A standardized PACU protocol for pain control was used. Patients’ pain was rated by a verbal numeric pain rating scale, an 11-point scale from 0 to 10, whereby 0 is “no pain,” and 10 the “most intense pain imaginable.” Patients were given no fentanyl when the pain (numeric pain rating scale) score was 0 to 3, 25 µg of fentanyl for a pain score of 4 to 6, and 50 µg of fentanyl for a pain score of 7 to 10. If patients required >100 µg of fentanyl, analgesia was then supplemented with morphine or hydromorphone in increments of 1 to 2 mg or 0.1 to 0.2 mg, respectively, until the pain score decreased to 0 to 3. The end point of treatment was to reduce the pain score to 0 to 3. The total number of doses of antiemetics used, amount of analgesics consumed, and episodes of nausea and/or vomiting were obtained every half hour from time of arrival to the PACU until discharge. To avoid interrater variability, an independent observer-investigator who was blinded to group assignment collected data in the PACU.

The primary objective of this study was to compare the incidence of PONV (Yes/No) in the study treatment groups. An a priori power analysis suggested that a sample size of 32 in each group (2 groups) yielding a total size of 64 achieved a power of 0.8 (α = 0.05) to detect a difference of 33.2% in the incidence of PONV assuming a baseline incidence of 65% in patients under similar GYN laparoscopic/hysteroscopic procedures.25,26

The secondary efficacy measures included measurement of nausea VRS scores, antiemetic medication consumption, and PACU length of stay (LOS). The antiemetic medication consumption was defined as all antiemetic medication doses consumed by each patient for the entire PACU stay. Equivalency of LOS with management of PONV was defined as a discharge time difference of ≤10% between the 2 groups. Opioid analgesics consumed (fentanyl, morphine, or hydromorphone) were all converted to IV morphine milligram-equivalents.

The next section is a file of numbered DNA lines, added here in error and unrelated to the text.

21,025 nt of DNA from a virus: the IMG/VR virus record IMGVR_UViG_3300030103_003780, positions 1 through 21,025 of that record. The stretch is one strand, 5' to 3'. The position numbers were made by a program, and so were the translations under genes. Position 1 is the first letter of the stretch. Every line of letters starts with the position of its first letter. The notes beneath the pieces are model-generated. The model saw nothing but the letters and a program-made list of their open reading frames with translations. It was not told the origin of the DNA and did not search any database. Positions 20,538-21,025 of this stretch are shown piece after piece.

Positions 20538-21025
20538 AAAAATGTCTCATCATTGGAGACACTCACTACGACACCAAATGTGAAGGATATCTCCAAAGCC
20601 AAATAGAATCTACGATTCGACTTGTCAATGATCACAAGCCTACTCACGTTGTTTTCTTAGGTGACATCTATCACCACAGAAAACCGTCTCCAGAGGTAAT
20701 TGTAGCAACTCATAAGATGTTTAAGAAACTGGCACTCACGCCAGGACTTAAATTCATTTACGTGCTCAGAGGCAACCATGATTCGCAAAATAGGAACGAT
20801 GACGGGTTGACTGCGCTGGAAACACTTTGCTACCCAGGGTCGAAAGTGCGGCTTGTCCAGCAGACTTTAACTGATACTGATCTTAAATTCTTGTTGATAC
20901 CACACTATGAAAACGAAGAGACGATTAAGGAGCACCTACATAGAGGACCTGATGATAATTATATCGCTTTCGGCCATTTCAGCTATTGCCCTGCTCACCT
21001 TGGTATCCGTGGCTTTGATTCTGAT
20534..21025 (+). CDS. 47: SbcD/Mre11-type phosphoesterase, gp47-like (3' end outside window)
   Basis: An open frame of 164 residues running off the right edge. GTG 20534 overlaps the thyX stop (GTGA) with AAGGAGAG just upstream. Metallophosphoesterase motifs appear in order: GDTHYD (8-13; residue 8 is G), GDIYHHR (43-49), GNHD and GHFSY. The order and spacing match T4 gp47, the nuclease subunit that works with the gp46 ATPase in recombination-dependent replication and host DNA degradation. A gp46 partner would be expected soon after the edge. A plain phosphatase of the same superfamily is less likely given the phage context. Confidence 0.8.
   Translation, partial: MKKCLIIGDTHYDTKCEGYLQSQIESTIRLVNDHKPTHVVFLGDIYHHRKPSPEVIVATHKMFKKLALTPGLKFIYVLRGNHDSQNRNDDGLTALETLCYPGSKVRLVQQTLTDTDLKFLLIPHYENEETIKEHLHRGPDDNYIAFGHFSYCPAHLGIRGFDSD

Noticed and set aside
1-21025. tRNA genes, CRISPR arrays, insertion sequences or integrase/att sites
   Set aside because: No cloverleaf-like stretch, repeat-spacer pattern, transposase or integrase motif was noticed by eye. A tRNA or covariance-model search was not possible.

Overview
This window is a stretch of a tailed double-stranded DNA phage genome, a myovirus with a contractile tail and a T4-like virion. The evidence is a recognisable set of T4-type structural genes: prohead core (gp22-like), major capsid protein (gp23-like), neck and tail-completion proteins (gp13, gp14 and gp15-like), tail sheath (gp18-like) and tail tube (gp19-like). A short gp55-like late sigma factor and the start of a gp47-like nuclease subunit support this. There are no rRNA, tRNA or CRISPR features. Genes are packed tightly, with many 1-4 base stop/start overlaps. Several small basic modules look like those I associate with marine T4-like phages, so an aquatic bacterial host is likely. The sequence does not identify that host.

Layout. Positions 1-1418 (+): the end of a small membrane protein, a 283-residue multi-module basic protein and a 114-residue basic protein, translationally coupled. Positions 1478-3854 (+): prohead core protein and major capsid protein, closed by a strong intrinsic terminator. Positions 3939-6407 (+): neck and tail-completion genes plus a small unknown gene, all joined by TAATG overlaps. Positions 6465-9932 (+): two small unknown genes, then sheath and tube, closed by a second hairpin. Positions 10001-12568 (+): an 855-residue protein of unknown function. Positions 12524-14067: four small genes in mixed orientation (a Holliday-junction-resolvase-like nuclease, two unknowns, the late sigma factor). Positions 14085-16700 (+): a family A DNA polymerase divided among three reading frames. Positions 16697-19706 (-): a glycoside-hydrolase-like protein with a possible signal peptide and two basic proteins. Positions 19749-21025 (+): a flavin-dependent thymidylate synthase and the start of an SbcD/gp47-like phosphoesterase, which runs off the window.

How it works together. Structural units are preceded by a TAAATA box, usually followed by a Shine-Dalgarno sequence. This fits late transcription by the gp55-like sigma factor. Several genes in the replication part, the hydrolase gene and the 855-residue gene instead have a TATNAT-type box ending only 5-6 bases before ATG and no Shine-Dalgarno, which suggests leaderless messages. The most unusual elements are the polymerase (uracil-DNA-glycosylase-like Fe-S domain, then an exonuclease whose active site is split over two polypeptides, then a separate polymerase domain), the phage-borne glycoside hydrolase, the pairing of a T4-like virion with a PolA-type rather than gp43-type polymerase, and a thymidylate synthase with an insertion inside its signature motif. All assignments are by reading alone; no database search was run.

Continuous measurements were assessed for normality of distribution by the Shapiro-Wilk test with the chosen α level of P value 0.05. When not normally distributed, data were summarized as a median and interquartile range; otherwise, a mean and standard deviation were given. Normal continuous data were compared by using 2-sample Welch t test (or unequal variance t test) and non-normal continuous data were compared by using Wilcoxon rank sum test. All categorical data were reported as number and percentage and were compared using the Fisher exact test. Percentage difference in categorical data between 2 groups and its 95% confidence interval (CI) were reported as effect size. For all continuous data, as described in recent studies,27–30 we first calculated the logarithm of the ratio R of mean difference between treatment and control groups and its 95% CI, whose values were transformed by exponential function and reported as effect sizes. The logarithm only transforms the distribution of a ratio toward symmetry and no assumption is made of a lognormal distribution. This ratio mean estimate is unit-free and can be pooled together in meta-analysis.29 The relationships between PONV VRS score at different time points and rescue antiemetics or patients’ LOS were assessed using Spearman rank correlation coefficients.